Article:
Chat with our Pricing Wizard


Advice for Employers and Recruiters

How to overcome recruiting challenges to fill airline jobs, aviation jobs, and airport jobs

Recruiters are working hard to recruit recent grads for entry-level airline jobs, airport jobs and aviation jobs.
Recruiters are working hard to recruit recent grads for entry-level airline jobs, airport jobs and aviation jobs.
Matt Krumrie AvatarMatt Krumrie
June 29, 2017


The airline and aviation industry is massive. So it’s no surprise recent college grads get confused when trying to understand the different paths to landing aviation jobs, airline jobs, or airport jobs.

When recent college grads think about airline jobs, they often first think about pilots and flight attendants. That’s not a surprise, as those are the people that travelers see on the front line when traveling by air.

Airline jobs go beyond pilots and flight attendants

Becoming a pilot or flight attendant shouldn’t be the only career path college students and recent college grads pursue. And that’s the challenge airline industry employers face as they look to recruit recent college grads to continue to fill the over 700,000 jobs within the U.S airlines industry (according to Airlines For America (AFA), the industry trade organization for the leading U.S. airlines).

In addition to the 700,000 current jobs, the U.S. airlines industry supports nearly 10 million jobs total according to the AFA, including jobs in these subsectors:

  • Air cargo services – 505,000
  • Airlines operations – 1.5 million
  • Airport operations – 524,000
  • Aircraft manufacturing – 640,000
  • Aircraft parts and equipment manufacturing – 472,000
  • Research and development – 193,000
  • Travel agents – 126,000
  • Hospitality and tourism – 6.1 million

Translation: There are jobs to fill, and recruiters are actively trying to attract recent college grads to the many different airline jobs, aviation jobs, and airport jobs.

Aviation jobs recruiting challenges

“There have never been more great aviation career opportunities than today,” said Ethan Martin, CEO of Aviation Community Foundation, a non-profit organization that works to empower high school and college students to pursue aviation industry careers through education, connectivity, mentoring and resources for aviation related organizations. “Over 2 million jobs are forecast in the next 20 years. These include all aspects of aviation careers – from flying to maintenance.”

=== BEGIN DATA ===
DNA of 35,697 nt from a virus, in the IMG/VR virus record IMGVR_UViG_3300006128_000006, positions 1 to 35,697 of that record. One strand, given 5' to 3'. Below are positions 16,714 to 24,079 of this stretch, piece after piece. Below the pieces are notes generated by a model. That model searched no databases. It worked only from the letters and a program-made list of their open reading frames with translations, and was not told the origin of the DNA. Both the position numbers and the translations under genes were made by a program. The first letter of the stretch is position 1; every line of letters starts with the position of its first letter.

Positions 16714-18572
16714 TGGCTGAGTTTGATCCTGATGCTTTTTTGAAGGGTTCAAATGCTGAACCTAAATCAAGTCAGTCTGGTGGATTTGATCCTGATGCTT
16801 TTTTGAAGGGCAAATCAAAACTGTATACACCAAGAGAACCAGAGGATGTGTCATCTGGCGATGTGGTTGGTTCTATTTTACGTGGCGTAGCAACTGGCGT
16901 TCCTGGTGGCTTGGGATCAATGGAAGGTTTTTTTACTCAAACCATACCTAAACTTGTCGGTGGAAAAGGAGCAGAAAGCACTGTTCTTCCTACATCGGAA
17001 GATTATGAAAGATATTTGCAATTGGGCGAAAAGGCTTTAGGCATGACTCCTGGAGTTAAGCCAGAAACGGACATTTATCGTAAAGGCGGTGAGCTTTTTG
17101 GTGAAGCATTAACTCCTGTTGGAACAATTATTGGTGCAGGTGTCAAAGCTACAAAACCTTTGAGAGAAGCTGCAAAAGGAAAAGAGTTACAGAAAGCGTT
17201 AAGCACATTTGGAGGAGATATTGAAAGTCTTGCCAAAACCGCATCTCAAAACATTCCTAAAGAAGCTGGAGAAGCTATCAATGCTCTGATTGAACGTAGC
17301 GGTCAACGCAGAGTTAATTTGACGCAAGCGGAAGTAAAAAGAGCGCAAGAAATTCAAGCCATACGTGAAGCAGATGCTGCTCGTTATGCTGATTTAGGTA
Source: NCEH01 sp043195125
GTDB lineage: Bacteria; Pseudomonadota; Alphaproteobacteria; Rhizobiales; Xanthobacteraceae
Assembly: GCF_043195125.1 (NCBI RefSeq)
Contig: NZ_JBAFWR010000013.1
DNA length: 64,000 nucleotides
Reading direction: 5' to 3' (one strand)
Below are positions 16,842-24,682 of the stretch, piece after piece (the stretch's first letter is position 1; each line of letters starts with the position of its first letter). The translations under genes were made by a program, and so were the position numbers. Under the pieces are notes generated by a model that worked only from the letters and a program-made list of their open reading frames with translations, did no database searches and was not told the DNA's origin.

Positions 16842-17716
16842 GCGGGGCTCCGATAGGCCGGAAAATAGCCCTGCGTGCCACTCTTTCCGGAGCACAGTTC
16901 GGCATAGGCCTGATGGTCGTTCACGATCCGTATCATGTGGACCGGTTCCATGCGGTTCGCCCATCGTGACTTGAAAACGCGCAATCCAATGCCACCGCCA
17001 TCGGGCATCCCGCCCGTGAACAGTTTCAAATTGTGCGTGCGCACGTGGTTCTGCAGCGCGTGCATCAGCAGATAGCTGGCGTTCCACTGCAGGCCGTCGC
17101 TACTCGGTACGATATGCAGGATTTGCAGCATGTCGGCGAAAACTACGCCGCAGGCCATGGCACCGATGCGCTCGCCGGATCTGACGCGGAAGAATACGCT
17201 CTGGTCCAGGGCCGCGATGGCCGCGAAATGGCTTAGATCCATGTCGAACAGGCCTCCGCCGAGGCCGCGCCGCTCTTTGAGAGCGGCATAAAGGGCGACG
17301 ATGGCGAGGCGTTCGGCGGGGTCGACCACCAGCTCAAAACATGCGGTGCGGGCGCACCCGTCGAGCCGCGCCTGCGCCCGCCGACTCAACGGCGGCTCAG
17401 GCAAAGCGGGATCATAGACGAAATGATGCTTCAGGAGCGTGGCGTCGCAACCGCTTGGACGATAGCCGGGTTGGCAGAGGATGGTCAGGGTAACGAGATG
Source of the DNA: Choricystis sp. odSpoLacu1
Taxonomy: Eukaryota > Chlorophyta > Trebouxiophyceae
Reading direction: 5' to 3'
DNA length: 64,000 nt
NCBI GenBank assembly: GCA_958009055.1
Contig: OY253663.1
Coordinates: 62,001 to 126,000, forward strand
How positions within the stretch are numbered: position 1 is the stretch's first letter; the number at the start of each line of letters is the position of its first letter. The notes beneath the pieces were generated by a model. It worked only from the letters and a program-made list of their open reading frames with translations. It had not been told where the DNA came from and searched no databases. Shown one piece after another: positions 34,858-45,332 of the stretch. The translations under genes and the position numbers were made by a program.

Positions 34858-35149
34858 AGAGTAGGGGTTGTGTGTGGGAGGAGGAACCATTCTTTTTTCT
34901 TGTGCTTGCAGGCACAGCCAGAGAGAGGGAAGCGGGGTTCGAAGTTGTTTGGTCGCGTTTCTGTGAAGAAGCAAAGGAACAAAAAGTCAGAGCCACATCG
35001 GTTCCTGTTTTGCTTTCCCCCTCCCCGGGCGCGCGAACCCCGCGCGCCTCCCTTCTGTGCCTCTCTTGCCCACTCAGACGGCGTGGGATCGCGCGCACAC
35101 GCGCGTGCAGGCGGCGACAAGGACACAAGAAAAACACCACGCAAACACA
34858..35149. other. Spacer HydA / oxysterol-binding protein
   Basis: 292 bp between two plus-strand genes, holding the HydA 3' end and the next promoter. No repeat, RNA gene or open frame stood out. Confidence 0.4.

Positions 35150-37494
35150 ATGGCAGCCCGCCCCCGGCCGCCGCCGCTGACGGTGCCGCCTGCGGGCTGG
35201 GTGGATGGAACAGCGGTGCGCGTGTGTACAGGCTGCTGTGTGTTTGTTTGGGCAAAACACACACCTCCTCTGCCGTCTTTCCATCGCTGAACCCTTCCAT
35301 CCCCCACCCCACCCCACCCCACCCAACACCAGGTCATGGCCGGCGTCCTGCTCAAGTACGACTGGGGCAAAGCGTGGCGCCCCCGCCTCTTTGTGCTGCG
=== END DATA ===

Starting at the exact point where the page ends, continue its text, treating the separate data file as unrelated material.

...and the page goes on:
With opportunities, comes challenges. For example, employers in the commercial airline maintenance, repair and overhaul (MRO) sector are struggling to find graduates of technical, two-year, and four-year schools who understand there are opportunities to grow into leadership roles within the MRO sector. But to get to those advanced roles – which bring higher pay – experience is required. The opportunities are there if employers can attract grads to the industry. Attracting them is the challenge.

“Our industry (MRO) has huge potential for college grads for career growth and succession in many areas but the individual must be willing to enter the field and grow their experiences,” said Lynn Washington, Human Resources Business Partner with Aviation Technical Services, one of the largest third-party aircraft maintenance, repair, and overhaul (MRO) providers in North America. “The challenge we are facing is lack of individuals interested in a hands on field. The leads/supervisor/engineering roles are hard to fill as those roles come with experience within the field.”

Recruiting challenges demand that employers be strategic

That’s why employers need to be strategic and develop relationships with college students and alumni, said Martin. Today’s college grad and millennial wants more than just a job. They want to make an impact at the job, and they want to make a difference in the work they do. So stress company culture, mission, and values within an organization to attract recent college grads.